red tape | 

Rape survivor Thomas Daly says State's compensation scheme is failing victims

The system currently run by the Criminal Injuries Compensation Tribunal is now under the spotlight by the Law Reform Commission

Thomas Daly was raped by his brother Graham

Eamon Dillon

Rape survivor Thomas Daly knew he would not qualify for the State's criminal injuries compensation and never even applied for it despite his devastating trauma.

Thomas's older brother Graham, a teacher, was jailed for eight-and-a-half years in January for the repeated rape of his brother Thomas.

Most of the abuse took place in the family home in Co. Limerick on dates between January 1998 and December 2002, his trial heard.

His sex-fiend sibling appealed his conviction just three weeks after being jailed for his crimes.

"In my case I waited 18 years to come forward and then it was another five or six to get to court," Thomas says.

The system currently run by the little-known Criminal Injuries Compensation Tribunal is now under the spotlight by the Law Reform Commission with plans to revamp it.

"A lot of people would need that compensation because they're on waiting lists to see a therapist or a psychiatrist - you could be waiting years on the HSE," Thomas said.

"With that money you could see someone privately and get the help you need quicker.

"Or if they are not able to go to work, if they are suffering really badly, that money would keep them financially afloat."

Under the current rules, a victim of crime must make an application within three months of the offence and, up until 2021, didn't qualify if they were victimised by a member of the their own family.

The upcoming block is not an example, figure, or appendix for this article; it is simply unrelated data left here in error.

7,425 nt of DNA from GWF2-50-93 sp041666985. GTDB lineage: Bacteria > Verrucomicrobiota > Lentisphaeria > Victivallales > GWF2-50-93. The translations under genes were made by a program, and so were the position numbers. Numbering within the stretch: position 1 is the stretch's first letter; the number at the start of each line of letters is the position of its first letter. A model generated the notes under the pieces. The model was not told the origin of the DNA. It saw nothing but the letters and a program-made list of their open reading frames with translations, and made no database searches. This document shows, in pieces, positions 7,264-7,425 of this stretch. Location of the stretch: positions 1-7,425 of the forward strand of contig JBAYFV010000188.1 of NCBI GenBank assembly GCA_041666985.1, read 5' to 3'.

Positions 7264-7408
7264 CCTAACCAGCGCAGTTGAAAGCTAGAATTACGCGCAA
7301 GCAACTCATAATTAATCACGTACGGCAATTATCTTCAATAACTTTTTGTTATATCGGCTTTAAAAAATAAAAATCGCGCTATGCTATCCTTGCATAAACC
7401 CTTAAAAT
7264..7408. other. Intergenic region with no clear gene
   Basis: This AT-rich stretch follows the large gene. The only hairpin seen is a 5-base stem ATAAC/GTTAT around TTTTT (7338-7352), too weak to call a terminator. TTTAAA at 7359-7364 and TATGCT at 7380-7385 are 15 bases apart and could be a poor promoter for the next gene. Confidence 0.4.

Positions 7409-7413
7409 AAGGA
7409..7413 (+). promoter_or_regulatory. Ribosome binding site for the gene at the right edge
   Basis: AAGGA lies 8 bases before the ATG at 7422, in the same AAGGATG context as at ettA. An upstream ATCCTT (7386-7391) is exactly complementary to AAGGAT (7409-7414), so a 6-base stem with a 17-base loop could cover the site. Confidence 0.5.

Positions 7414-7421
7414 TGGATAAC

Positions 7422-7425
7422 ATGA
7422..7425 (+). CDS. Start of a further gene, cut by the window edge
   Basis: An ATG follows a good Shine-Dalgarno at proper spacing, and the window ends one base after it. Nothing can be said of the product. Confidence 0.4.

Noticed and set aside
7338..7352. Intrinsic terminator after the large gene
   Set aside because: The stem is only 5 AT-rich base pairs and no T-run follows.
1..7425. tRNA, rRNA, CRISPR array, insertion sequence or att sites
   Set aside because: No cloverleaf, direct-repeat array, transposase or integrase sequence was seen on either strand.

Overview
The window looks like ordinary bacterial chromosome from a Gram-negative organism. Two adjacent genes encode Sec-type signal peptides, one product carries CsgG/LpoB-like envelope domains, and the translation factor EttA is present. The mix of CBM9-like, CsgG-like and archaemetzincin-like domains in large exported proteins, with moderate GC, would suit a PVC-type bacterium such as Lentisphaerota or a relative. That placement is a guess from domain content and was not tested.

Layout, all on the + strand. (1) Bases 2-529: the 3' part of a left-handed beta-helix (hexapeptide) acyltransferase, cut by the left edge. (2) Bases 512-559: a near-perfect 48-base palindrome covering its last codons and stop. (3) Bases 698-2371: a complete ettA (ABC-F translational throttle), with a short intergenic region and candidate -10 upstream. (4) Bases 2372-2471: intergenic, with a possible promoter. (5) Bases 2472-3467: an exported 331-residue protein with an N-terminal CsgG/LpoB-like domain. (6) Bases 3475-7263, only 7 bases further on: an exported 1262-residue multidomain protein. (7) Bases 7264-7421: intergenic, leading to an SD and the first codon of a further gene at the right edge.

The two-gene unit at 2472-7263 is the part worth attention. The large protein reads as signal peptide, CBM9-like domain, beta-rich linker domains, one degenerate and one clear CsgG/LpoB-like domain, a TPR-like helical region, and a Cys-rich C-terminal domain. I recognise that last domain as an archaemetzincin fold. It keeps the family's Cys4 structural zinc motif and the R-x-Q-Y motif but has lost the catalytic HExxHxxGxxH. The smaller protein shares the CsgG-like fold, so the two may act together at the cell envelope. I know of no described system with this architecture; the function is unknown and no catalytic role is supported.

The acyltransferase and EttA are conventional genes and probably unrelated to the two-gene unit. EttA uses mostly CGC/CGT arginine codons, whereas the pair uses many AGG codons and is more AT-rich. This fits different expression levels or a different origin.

"Victims are victims, they should not be putting them in Pile A or Pile B, we are all the same people."

Victims of crime also face long delays in getting compensation after suffering violence and have to wade through a maze of red tape to even make a claim.

Graham Daly

Just 113 people shared €6,814,000 paid out as compensation to the victims of violent crime in 2020, according to the tribunal's last annual report.

People are also being asked for their views on how to make it easier to make an application after becoming a victim of crime.

Ireland is legally obliged under an EU directive to have a compensation scheme for people who are the victims of crime.

The commission has also launched an online survey to get a better idea of how the compensation scheme could be made to work better.

"We want to work with victims to help them participate in the re-design of the criminal compensation scheme," said Rebecca Coen, director of research at the commission.

There is no legislation in effect that sets out who is a victim of crime and what should be considered when compensation is offered.

"At the moment we are finding it to be a very bureaucratic process, it seems to have a lot of delays and barriers," Ms Coen said.

- You can make a submission to the Law Reform Commission or answer the online survey here.

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